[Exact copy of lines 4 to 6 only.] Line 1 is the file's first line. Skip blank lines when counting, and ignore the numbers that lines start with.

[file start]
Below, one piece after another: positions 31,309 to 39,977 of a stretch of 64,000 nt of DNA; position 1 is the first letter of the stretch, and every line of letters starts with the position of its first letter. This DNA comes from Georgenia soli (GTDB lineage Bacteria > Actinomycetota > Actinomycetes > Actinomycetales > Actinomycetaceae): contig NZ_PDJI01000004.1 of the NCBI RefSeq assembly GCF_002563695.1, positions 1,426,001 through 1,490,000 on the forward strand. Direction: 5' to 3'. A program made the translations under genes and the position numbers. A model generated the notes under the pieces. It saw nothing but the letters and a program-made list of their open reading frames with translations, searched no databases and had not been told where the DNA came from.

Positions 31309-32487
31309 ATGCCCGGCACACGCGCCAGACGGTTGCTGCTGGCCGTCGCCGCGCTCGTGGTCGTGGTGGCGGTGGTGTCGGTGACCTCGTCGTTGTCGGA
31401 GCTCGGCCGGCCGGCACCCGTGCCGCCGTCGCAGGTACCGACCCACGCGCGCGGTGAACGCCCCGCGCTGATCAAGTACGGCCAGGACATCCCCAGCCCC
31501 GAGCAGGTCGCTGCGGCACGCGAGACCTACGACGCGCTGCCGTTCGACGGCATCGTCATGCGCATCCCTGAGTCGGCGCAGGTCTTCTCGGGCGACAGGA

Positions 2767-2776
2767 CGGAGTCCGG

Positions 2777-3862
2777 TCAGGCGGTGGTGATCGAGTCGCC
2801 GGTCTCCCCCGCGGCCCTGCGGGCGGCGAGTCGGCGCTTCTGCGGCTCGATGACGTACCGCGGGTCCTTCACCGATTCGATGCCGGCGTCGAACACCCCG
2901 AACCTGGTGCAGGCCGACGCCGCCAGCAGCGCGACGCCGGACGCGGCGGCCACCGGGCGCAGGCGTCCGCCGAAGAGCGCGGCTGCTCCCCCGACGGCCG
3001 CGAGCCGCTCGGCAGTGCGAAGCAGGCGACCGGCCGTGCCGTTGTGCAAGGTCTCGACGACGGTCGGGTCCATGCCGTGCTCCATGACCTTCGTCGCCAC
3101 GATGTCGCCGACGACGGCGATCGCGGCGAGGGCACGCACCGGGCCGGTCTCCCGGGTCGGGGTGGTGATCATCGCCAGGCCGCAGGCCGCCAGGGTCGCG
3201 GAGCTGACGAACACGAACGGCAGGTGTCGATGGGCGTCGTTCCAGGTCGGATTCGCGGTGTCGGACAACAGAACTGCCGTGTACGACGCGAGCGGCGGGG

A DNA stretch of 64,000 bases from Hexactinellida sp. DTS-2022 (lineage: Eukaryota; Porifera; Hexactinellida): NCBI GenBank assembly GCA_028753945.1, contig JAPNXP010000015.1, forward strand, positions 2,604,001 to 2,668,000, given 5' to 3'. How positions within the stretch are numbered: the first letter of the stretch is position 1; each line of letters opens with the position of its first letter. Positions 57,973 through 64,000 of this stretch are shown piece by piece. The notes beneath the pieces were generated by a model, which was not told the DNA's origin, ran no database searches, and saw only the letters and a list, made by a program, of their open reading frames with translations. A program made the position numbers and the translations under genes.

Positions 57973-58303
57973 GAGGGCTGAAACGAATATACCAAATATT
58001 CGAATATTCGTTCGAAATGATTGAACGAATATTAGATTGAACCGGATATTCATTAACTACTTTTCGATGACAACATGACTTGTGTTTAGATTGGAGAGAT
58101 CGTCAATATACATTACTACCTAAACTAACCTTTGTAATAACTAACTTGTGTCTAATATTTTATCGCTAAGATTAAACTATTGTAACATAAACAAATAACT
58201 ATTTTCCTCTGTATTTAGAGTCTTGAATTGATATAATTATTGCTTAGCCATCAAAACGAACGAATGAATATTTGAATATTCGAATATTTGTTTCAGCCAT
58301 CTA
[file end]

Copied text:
31401 GCTCGGCCGGCCGGCACCCGTGCCGCCGTCGCAGGTACCGACCCACGCGCGCGGTGAACGCCCCGCGCTGATCAAGTACGGCCAGGACATCCCCAGCCCC
31501 GAGCAGGTCGCTGCGGCACGCGAGACCTACGACGCGCTGCCGTTCGACGGCATCGTCATGCGCATCCCTGAGTCGGCGCAGGTCTTCTCGGGCGACAGGA

Positions 2767-2776